|Publication number||US3968387 A|
|Application number||US 05/578,214|
|Publication date||Jul 6, 1976|
|Filing date||May 16, 1975|
|Priority date||May 16, 1975|
|Publication number||05578214, 578214, US 3968387 A, US 3968387A, US-A-3968387, US3968387 A, US3968387A|
|Original Assignee||Lawrence Peska Associates, Inc.|
|Export Citation||BiBTeX, EndNote, RefMan|
|Patent Citations (6), Referenced by (35), Classifications (9)|
|External Links: USPTO, USPTO Assignment, Espacenet|
The invention relates to power generating apparatus and particularly to power generating apparatus which is urged axially in a reciprocating manner to generate an electromagnetic force. The prior art includes a variety of apparatus such as linear induction motors. Such apparatus while having a general similarity to the present invention does not show or suggest the apparatus in accordance with the present invention.
It is an object of the invention to provide apparatus which is simple and inexpensive to manufacture and to maintain and operate.
It is still another object of the invention to provide apparatus which will be reliable in operation.
It has now been found that these and other objects of the invention may be satisfied by apparatus in which coaxially disposed generating windings and core windings are provided. The pulse core windings are disposed in end abutting relationship to the generating coil. A permanent magnet is carried for reciprocal axial travel within the generating coil. Permanent magnets are positioned in a stationary manner proximate to the pulse core windings and pulses are applied to the pulse core windings to urge the permanent magnet axially in alternating directions. The movement of the permanent magnet within the generating coil generates an electromagnetic force.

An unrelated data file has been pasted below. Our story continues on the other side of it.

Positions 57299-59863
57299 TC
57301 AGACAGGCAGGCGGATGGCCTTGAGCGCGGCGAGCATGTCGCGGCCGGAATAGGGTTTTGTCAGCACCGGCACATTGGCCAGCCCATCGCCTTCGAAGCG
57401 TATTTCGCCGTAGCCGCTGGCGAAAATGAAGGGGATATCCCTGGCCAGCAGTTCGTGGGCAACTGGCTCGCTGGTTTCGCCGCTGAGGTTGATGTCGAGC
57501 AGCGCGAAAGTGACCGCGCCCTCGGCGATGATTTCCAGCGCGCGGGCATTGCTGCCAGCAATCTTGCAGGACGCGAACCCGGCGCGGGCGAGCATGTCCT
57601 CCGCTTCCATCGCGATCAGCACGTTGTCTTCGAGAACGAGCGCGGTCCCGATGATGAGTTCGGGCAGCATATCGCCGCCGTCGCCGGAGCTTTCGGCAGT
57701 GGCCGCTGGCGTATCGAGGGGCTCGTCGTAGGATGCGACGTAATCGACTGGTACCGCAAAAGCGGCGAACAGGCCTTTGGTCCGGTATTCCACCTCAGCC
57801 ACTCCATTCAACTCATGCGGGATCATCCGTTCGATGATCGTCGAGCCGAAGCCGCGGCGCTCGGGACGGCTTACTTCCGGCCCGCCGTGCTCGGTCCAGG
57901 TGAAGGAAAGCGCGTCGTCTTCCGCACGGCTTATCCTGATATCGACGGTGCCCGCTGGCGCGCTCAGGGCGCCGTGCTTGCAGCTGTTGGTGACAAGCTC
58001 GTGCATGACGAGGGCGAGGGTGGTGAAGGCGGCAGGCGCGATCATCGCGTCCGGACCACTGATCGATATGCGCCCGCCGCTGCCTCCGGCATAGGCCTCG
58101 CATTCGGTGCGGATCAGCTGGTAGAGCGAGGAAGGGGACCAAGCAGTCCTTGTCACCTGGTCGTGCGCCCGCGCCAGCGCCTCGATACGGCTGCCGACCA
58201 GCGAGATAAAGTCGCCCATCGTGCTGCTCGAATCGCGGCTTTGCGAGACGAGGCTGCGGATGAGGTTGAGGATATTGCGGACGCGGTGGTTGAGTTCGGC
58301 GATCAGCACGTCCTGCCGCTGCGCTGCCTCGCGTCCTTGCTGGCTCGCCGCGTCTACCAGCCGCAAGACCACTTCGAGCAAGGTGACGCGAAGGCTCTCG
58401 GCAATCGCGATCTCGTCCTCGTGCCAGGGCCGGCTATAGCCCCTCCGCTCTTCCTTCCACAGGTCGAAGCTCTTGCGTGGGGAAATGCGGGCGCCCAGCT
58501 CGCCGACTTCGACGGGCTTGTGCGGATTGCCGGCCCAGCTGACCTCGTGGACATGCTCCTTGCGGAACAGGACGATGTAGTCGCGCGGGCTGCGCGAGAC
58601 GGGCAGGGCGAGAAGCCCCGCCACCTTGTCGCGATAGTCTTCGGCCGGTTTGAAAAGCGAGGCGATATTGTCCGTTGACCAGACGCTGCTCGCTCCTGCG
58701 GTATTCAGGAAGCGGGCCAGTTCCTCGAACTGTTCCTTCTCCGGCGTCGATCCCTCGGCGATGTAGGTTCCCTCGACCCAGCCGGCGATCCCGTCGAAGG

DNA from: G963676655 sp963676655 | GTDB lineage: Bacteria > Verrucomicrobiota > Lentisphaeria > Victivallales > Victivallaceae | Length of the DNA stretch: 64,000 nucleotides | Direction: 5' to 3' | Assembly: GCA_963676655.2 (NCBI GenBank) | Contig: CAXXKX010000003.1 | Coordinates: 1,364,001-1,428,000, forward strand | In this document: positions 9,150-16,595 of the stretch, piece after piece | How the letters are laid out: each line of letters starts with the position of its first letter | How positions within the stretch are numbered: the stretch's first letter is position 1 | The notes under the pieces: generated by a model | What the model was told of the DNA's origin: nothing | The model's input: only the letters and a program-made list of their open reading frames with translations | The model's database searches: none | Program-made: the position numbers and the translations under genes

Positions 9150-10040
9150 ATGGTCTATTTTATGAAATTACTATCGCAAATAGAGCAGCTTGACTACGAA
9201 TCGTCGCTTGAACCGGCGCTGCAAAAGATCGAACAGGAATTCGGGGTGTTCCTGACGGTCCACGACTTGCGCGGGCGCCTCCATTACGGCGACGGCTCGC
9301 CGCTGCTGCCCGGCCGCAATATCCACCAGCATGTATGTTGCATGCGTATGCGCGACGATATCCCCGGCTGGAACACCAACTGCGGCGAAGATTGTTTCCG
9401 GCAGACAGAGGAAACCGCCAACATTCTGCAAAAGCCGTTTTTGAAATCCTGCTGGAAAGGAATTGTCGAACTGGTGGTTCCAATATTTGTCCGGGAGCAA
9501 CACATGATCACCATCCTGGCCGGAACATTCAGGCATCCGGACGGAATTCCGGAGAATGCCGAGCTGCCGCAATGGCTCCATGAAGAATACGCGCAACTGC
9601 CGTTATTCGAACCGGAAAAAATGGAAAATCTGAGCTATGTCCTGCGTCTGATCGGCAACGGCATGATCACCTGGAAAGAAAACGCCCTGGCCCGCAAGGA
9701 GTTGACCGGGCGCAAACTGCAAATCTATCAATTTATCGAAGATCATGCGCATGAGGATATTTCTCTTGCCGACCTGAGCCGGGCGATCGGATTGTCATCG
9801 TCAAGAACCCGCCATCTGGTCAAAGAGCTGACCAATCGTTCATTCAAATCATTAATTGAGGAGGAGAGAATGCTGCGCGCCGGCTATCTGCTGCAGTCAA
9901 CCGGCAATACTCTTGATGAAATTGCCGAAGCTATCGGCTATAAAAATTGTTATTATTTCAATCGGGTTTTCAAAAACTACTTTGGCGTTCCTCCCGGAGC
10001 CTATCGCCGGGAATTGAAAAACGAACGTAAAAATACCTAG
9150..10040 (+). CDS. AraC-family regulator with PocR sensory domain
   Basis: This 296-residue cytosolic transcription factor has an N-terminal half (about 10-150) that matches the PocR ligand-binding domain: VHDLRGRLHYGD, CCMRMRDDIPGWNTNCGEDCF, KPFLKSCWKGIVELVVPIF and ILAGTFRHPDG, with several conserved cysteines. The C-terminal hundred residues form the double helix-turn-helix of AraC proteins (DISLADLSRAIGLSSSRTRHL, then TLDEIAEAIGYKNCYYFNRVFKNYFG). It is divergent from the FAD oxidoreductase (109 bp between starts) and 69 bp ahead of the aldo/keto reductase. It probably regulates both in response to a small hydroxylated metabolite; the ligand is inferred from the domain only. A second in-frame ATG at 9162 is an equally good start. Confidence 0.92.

The invention will be better understood by reference to the accompanying drawing in which:
FIG. 1 is an axial sectional view of the apparatus in accordance with the invention;
FIG. 2 is a sectional view taken through the line 2--2 of FIG. 1;
FIG. 3 is a sectional view taken through the line 3--3 of FIG. 1;
FIG. 4 is a sectional view taken through the line 4--4 of FIG. 1; and
FIG. 5 is a schematic view of the apparatus in accordance with the invention.
Referring now to FIGS. 1 through 5 there is shown a novel apparatus in accordance with the invention. The apparatus 10 includes a generating winding 12 which is generally cylindrical and which has coaxially disposed therewith a cylindrical housing 14 which contains liquid helium. Disposed in axial abutting relationship to the housing 14 and the generating coil 12 at each axial extremity is a pulse core winding. A first pulse core winding disposed on the left axial extremity is designated by the numeral 18 and a second pulse core winding disposed at other axial extremity of the generating coil 12 is designated by the numeral 20. Disposed within the pulse core windings 18, 20 are respectively identical disks 22, 24 of ferrous alloy which are dimensioned for close fitting engagement with the pulse core winding with which they are associate. Disposed in axially adjacent relationship to the first pulse core winding 18 is a housing 30 which contains liquid helium 32 and which surrounds a cylindrical stationary permanent magnet indicated by the numeral 34. In a similar manner in axially adjacent relationship to the second pulse core winding 20 is a housing 36 which contains liquid helium 38 and which surrounds a cylindrical stationary permanent magnet indicated by the numeral 40.